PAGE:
What are the signs of TBI?
Confusion and amnesia are the clinical hallmarks of the condition. Multiple concussions can lead to other health problems like post-concussion syndrome, which involves headaches, dizziness and difficulty concentrating. Epilepsy, vertigo, personality changes, Parkinson’s disease and dementia have also been linked to repeat concussions in boxers and football players.
A degenerative disease tied to repeated jolts to the brain — chronic traumatic encephalopathy or CTE — has symptoms ranging from dementia to altered behavior, and perhaps to ALS or Lou Gehrig’s disease. Sufferers of CTE can have difficulty maintaining relationships and those with advanced disease can spiral into depression and substance abuse — and sometimes end up taking their own lives, said Dr. Julian Bailes, chairman of the department of neurosurgery at the NorthShore University HealthSystem and co-director of the NorthShore Neurological Institute.
TBIs are not exclusive to athletes. In fact, a new study released in September found an increase of visits to emergency rooms for TBIs by 29 percent over the last four years — with the biggest jumps coming among toddlers and seniors. Read the full story here.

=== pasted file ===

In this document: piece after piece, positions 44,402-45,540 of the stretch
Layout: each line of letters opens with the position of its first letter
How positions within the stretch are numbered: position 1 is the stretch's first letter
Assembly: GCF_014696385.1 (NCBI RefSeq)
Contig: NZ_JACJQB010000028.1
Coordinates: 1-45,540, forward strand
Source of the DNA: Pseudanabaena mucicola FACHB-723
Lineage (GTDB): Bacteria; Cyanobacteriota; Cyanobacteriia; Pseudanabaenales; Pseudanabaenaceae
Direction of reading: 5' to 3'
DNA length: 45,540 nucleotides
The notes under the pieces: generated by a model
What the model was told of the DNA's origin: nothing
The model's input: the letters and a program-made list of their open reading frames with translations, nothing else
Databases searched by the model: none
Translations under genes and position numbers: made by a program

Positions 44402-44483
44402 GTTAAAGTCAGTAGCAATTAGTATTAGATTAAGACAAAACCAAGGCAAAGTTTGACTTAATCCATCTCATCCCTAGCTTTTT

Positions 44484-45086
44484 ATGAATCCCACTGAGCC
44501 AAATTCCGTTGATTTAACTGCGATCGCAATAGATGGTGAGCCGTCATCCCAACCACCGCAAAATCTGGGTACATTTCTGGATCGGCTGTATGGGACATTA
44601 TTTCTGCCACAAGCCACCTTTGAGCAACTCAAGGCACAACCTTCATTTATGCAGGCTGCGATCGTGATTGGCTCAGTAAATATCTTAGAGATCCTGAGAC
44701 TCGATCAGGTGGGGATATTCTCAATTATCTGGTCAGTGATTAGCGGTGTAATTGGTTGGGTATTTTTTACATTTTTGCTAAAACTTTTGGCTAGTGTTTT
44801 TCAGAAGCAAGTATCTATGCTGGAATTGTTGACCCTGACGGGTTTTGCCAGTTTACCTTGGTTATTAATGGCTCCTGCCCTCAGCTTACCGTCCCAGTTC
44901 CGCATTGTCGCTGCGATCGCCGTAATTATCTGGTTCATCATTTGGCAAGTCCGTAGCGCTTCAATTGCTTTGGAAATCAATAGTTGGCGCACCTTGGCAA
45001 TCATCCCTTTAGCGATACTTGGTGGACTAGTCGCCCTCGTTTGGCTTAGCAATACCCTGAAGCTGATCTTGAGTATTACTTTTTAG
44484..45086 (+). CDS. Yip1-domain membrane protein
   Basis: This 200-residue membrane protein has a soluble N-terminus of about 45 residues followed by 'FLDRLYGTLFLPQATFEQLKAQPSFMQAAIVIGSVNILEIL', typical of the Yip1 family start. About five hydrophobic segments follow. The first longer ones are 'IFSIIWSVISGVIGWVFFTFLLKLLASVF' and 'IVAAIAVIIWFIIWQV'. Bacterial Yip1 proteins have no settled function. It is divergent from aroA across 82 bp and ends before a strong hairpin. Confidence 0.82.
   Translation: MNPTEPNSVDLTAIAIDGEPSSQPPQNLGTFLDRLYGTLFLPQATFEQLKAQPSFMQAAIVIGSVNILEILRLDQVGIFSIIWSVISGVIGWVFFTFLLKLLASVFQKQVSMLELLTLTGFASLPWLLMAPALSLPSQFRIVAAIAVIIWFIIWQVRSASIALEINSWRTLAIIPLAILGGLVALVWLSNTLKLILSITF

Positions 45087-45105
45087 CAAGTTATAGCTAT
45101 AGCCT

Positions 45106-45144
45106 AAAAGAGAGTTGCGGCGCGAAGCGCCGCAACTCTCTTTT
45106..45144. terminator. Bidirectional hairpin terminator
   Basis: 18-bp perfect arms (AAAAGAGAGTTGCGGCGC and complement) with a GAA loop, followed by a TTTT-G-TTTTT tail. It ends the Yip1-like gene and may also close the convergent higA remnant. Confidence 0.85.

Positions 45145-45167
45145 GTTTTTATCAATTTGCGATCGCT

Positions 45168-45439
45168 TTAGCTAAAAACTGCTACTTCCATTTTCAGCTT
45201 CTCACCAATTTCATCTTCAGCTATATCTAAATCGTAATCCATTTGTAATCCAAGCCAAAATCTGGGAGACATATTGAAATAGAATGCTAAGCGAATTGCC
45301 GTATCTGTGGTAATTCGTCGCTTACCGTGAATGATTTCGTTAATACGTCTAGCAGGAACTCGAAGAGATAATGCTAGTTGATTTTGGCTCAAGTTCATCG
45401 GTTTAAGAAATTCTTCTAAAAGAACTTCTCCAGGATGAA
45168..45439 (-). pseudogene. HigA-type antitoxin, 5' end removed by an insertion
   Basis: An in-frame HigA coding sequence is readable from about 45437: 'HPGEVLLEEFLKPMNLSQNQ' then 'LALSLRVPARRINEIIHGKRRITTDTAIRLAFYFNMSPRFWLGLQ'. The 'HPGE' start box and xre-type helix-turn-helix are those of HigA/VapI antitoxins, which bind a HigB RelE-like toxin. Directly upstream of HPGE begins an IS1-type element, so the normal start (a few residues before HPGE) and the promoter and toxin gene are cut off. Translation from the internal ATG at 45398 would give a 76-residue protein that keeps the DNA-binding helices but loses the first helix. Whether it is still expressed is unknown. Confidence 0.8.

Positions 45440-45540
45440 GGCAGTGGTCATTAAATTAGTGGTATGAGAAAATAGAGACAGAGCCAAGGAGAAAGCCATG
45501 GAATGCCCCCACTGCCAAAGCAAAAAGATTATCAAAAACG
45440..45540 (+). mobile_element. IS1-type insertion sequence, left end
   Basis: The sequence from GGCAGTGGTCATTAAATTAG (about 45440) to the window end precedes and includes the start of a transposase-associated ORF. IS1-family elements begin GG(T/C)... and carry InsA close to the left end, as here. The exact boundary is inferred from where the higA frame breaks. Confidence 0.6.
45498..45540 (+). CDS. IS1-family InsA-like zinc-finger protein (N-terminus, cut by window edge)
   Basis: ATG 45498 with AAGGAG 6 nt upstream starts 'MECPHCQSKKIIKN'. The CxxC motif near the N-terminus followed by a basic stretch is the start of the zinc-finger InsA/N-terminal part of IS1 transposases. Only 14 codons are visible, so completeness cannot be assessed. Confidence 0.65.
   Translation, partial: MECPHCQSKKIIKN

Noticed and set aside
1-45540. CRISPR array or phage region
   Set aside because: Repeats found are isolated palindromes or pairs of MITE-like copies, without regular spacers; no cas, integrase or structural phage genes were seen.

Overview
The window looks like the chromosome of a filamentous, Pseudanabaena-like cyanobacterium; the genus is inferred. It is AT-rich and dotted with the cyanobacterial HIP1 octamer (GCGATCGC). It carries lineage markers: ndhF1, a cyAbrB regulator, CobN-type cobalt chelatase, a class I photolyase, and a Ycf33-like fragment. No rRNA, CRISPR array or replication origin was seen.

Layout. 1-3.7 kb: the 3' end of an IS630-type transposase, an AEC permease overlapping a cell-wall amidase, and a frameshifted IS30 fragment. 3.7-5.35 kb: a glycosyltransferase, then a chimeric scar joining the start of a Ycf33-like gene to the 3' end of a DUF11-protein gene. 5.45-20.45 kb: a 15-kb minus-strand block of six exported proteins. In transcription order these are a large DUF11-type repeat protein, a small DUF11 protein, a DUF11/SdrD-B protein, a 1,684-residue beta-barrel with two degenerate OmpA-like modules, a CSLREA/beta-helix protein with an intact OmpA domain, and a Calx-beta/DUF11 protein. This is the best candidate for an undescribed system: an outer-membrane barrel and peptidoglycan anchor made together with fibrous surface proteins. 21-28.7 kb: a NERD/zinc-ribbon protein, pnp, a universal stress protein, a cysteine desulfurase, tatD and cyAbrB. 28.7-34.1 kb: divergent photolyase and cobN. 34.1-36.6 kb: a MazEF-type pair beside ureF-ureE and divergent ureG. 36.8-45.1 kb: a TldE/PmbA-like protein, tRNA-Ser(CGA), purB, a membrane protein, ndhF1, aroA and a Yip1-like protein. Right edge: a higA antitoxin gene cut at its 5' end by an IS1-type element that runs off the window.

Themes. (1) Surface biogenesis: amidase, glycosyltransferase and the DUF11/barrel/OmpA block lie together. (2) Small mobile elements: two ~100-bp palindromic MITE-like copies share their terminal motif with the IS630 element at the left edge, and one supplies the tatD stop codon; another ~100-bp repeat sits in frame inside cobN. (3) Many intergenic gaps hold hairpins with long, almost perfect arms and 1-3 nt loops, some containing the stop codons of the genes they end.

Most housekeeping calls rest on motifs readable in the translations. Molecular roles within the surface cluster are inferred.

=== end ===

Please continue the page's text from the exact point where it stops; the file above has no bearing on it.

If you or a loved one has experienced a traumatic brain injury, contact Brain Injury Law Firm Mazin & Associates, PC for a free consultation.
Last week, the University Health Network (UHN) announced the results of a new, large-scale Canadian study that reveals that many adults with traumatic brain injury (TBI) live in a long-term health setting – such as a nursing home – which may not be appropriate for their condition and younger age.
The study, led by Dr. Angela Colantonio, Senior Scientist, Toronto Rehab, University Health Network, was published in the Journal of Head Trauma Rehabilitation. It looked at more than 10,000 adults with TBI in four non-acute settings: home care, mental health, nursing homes and complex continuing care facilities.